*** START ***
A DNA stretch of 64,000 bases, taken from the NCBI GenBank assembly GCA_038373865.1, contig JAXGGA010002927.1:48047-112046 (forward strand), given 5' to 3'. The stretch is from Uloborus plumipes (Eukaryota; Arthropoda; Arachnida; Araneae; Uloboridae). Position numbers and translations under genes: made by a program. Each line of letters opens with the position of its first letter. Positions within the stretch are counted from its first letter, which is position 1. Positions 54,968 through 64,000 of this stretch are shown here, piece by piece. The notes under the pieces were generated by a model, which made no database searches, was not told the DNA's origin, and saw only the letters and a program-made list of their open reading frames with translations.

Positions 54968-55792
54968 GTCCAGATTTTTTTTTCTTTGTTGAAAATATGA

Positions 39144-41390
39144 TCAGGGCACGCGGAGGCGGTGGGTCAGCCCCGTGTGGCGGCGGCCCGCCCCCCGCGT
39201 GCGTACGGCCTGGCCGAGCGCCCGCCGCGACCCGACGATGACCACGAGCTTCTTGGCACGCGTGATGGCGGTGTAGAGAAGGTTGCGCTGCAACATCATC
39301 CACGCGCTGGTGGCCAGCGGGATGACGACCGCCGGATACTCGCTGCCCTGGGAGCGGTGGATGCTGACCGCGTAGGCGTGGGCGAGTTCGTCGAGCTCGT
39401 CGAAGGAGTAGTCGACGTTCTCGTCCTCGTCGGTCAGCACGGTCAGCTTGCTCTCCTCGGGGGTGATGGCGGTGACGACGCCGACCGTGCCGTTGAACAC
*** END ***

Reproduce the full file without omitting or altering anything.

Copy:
A DNA stretch of 64,000 bases, taken from the NCBI GenBank assembly GCA_038373865.1, contig JAXGGA010002927.1:48047-112046 (forward strand), given 5' to 3'. The stretch is from Uloborus plumipes (Eukaryota; Arthropoda; Arachnida; Araneae; Uloboridae). Position numbers and translations under genes: made by a program. Each line of letters opens with the position of its first letter. Positions within the stretch are counted from its first letter, which is position 1. Positions 54,968 through 64,000 of this stretch are shown here, piece by piece. The notes under the pieces were generated by a model, which made no database searches, was not told the DNA's origin, and saw only the letters and a program-made list of their open reading frames with translations.

Positions 54968-55792
54968 GTCCAGATTTTTTTTTCTTTGTTGAAAATATGA

Positions 39144-41390
39144 TCAGGGCACGCGGAGGCGGTGGGTCAGCCCCGTGTGGCGGCGGCCCGCCCCCCGCGT
39201 GCGTACGGCCTGGCCGAGCGCCCGCCGCGACCCGACGATGACCACGAGCTTCTTGGCACGCGTGATGGCGGTGTAGAGAAGGTTGCGCTGCAACATCATC
39301 CACGCGCTGGTGGCCAGCGGGATGACGACCGCCGGATACTCGCTGCCCTGGGAGCGGTGGATGCTGACCGCGTAGGCGTGGGCGAGTTCGTCGAGCTCGT
39401 CGAAGGAGTAGTCGACGTTCTCGTCCTCGTCGGTCAGCACGGTCAGCTTGCTCTCCTCGGGGGTGATGGCGGTGACGACGCCGACCGTGCCGTTGAACAC